Live From CES: The Hype Machine Shifts Into Overdrive
CTA sees growth in nascent technologies, especially VR and UHD
CES 2016 doesn’t officially begin until tomorrow, but the parade of press events and reports on consumer trends has already begun, with a presentation by Shawn DuBravac, chief economist, and Steve Koenig, senior director of market research, Consumer Technology Association (CTA), yesterday at the Mandalay Bay Convention Center in Las Vegas.
“There is a greater focus on what is technologically meaningful and less on what is technologically possible,” DuBravac said. “How does the use scenario fit into what the consumer is already doing?”
He laid out five key drivers of consumer technologies today: computing power is now ubiquitous; digital storage is now seen as an unlimited resource; connectivity is also much more reliable; the proliferation of digital devices; and the “sensorization” of tech. Over the past decade, those five drivers have matured to get us on the doorstep of the second digital decade.
DuBravac also sees the industry at an inflection point, because nascent categories are increasingly showing growth and will continue to gain market share.
“What is helping maintain growth are some of the nascent categories,” he explained, noting the 500 exhibitors in the Eureka Park Marketplace, double the number at last year’s show.
“Clearly, CES is home to some of the largest multinational companies in the world but also to startups,” he added.
One nascent area that will undoubtedly garner plenty of media attention is virtual reality.
“It’s a big area, and there was a taste of it last year with Google cardboard,” said DuBravac. “We see the potential for it as an immersive experience for kids and adults.” The CTA is predicting 1.2 million VR devices sold, accounting for more than $500 million in revenue.
“Oculus will be launched in the first half of the year, and Sony will be heard at CES showing what they are doing with PlayStation VR,” he said. “There are more than 100 companies doing something in VR or AR environments here, so it is a growth area.”
One area that promises to give the VR market even more traction will be the increasing availability of 360-degree VR cameras.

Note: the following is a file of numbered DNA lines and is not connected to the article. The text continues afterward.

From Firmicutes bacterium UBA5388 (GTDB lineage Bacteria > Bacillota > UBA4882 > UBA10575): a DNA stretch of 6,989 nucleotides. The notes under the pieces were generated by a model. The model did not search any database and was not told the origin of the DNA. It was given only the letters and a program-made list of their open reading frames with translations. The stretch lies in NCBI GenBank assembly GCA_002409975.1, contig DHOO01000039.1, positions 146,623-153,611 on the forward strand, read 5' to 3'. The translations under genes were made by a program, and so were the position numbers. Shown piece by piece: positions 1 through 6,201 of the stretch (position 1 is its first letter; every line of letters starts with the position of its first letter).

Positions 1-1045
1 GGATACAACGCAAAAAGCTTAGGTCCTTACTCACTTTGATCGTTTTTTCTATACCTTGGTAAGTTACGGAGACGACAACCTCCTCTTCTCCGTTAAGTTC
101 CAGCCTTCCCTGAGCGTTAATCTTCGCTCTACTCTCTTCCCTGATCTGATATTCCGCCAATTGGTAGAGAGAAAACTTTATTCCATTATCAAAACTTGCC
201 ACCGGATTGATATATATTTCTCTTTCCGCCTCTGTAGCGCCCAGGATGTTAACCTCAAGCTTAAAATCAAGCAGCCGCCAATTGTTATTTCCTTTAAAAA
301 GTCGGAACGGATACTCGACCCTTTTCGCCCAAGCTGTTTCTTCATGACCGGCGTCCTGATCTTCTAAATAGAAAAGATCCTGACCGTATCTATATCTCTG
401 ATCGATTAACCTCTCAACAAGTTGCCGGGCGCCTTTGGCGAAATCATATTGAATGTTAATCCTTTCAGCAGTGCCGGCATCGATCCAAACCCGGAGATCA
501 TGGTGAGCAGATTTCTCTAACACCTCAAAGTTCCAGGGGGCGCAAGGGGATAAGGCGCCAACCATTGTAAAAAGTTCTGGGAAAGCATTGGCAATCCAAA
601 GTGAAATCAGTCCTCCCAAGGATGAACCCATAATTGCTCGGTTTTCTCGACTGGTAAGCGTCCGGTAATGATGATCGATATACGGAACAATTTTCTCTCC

“Consumers will be able to upload and share content,” DuBravac noting, adding, “That is one of the key pieces in any environment: that all of the components needed come together.”
Go Big or Go Home
Another consumer area where the components appear to be coming together is 4K and UHD. In 2014, 1.4 million 4K sets were sold. Last year, that number jumped to 7 million (a 400% gain), and 13 million units are expected to be sold this year.
“Sales continue to expand, and the ecosystem is coming together,” DuBravac pointed out. “There will be 4K UHD Blu-ray introduced here at the show, and Warner Bros says it will release 35 4K Blu-ray movies.”
Koenig added that sizes of TV sets are trending up and are forecast to average 42.1 in. this year (up from 40.4 in. last year).
“UHD sets will be at 21% of sales globally in 2016,” he said. “The vast majority of those will be 50 in. and above. And, as set makers move to 1080p for sets smaller than 50 in. and 4K for sets larger than 50 in., the demise of 720p seems inevitable.
“One big trend we are watching is that video viewing is more diversified across many different screens,” he continued. “Consumers in the U.S. still say that TV is number one for viewing, and that is true in other places as well. But, in emerging markets, where the priority is a smartphone, they may not buy a TV as they will have a smartphone and a laptop and can stream video to their heart’s content.”
The Technology Triumvirate
The CTA forecast for LCD-set sales this year calls for sales overall to remain flat (plasma TVs, meanwhile, will tumble 78% for a second consecutive year).
“It really is a mobile world now as [mobile devices] account for 47% of consumer-electronics spending,” Koenig explained. Smartphones account for about 40% of that spending, and, with tablets added in, the estimate climbs to 46%. Including mobile PCs raises the number to 48%, creating a “technologies triumvirate” of smartphones, tablets, and mobile PCs.
“It is a very mobile-driven global consumer-tech marketplace,” he added, “and those devices are responsible for the industry growth and helping underpin other innovations like Lyft and Uber.”
The question is, how long will the triumvirate last? “How long will it be before the tablet technology is squeezed out by larger smartphones and convertible PCs?” asked Koenig.
The future of tablets may be a concern, but, for the next few days, expect concerns to take a backseat to hype. Watch for SVG’s continuing coverage live from CES.